Donald Lambro
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WASHINGTON -- Two pivotal, but underreported, developments are being overlooked in the escalating political battle over the war in Iraq.

First, no matter how disenchanted Americans have become about the war to establish a strong, stable pro-Western democracy in the heart of the Middle East's terrorist breeding ground, a majority is still opposed to our pulling out before we have achieved that mission.

A recent Washington Post/ABC News poll found that 52 percent want the United States to keep our troops in Iraq until Iraqis' security forces can maintain civil order. That hasn't changed. Despite a fierce Democratic offensive in Congress for the withdrawal of U.S. military forces next year, if not sooner, the poll found only about 1-in-5 believe the United States should get out right away.

House Speaker Dennis Hastert knew that when, in the face of a furious Democratic assault on the war issue, he decided to give the Democrats an up-or-down vote on an immediate pullout. That's essentially what John P. Murtha of Pennsylvania, the ranking Democrat on the Armed Services Committee, proposed Thursday.

In fact, there was no real consensus in Murtha's party about yanking U.S. troops out in the midst of Iraq's most perilous hour, and Hastert knew that, too.

After a similarly well-coordinated offensive in the Senate, followed by the usually hawkish Murtha's surprise pullout suggestion, House Democratic leader Nancy Pelosi, Senate leader Harry Reid and party chairman Howard Dean were milking the issue for all the political mileage they could get out of it. Republicans had to call their bluff, which Hastert did, scheduling a quick vote late Friday night.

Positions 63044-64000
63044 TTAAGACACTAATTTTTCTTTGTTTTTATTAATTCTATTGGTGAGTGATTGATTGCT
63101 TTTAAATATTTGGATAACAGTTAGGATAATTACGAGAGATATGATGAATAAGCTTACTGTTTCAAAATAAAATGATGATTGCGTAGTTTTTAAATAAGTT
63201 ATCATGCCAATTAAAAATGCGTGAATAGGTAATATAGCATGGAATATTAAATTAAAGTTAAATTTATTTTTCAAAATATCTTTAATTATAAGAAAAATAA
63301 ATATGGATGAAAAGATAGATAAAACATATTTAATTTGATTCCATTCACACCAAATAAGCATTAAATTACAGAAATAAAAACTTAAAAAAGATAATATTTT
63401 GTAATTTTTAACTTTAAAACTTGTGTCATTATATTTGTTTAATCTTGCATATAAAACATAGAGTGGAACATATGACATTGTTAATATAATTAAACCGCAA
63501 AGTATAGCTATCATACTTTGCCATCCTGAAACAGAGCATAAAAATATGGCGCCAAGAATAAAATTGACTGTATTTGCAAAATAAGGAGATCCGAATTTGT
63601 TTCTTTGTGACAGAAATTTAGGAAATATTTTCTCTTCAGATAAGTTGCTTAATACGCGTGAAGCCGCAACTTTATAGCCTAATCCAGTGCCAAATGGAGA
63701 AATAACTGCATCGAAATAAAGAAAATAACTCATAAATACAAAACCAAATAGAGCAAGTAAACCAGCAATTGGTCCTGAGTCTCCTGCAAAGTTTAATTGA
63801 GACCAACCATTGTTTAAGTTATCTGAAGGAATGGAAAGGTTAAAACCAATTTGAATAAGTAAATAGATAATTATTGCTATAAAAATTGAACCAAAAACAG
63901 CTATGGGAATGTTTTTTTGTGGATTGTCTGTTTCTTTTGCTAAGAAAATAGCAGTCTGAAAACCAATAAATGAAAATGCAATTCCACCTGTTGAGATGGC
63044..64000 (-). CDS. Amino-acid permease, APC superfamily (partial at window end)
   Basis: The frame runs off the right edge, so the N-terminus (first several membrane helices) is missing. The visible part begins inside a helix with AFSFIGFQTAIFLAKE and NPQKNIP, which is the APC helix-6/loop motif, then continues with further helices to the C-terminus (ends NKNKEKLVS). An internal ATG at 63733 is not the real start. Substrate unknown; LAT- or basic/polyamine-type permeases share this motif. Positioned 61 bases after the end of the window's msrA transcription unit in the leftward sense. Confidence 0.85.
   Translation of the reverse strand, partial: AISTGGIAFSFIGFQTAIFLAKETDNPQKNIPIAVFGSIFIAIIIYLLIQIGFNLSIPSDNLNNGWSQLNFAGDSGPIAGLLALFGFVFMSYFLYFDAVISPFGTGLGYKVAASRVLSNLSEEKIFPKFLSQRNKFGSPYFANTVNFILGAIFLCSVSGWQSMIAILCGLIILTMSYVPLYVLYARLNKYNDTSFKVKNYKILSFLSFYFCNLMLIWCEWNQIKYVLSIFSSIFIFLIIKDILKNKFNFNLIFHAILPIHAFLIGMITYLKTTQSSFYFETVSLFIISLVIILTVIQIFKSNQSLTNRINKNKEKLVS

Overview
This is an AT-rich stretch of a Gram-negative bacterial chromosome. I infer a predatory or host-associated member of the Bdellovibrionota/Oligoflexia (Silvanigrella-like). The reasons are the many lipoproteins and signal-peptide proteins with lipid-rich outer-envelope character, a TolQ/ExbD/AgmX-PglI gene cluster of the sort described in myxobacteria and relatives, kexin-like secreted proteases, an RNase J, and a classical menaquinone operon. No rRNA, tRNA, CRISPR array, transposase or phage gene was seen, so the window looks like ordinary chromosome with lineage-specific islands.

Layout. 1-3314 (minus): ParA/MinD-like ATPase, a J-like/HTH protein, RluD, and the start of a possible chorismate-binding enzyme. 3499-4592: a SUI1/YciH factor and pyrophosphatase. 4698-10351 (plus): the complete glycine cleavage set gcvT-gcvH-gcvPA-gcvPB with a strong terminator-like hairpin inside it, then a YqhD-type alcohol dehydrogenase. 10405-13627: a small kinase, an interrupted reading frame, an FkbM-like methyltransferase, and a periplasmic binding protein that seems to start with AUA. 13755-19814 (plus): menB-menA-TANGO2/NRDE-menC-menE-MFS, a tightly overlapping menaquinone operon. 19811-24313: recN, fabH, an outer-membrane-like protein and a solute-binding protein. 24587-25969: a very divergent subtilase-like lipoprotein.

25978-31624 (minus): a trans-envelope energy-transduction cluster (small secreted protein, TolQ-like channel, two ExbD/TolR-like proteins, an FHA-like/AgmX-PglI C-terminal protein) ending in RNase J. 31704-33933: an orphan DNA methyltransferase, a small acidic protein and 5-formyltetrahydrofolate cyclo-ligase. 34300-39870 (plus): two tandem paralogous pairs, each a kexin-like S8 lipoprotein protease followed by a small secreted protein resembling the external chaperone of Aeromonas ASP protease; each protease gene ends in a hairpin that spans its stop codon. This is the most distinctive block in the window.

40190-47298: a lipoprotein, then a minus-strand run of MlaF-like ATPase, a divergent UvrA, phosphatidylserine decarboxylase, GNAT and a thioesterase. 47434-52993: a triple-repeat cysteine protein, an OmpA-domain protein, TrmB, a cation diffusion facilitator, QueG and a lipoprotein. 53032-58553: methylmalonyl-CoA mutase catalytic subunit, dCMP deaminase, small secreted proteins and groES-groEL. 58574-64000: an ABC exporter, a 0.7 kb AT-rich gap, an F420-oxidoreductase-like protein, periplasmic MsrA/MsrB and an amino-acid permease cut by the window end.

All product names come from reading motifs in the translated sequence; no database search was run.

"The Democrats want to play politics, so let's play politics with it. See if their votes are where their mouths are," barked Carl Forti, spokesman for the Republican Congressional Campaign Committee.

The measure, predictably, was crushed 403-3. The Democrats were all talk and no convictions.

Second, no one is talking about the widening rift in Democratic ranks between the hard left antiwar wing and many of its congressional leaders. While Democrats may look like they are united against the war, they seem all over the lot, especially in their leadership ranks.

When a group of Senate Democratic war critics last week proposed an amendment suggesting a timetable for troop withdrawal, Sen. Joe Lieberman, the party's vice presidential nominee in 2000, rushed to the floor to denounce the move. "The debate in our country and in this city has grown much too partisan over what is happening in Iraq," Lieberman lectured Democrats. "And that partisanship has begun to get in the way of our successful completion of our mission there."

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Donald Lambro

Donald Lambro is chief political correspondent for The Washington Times.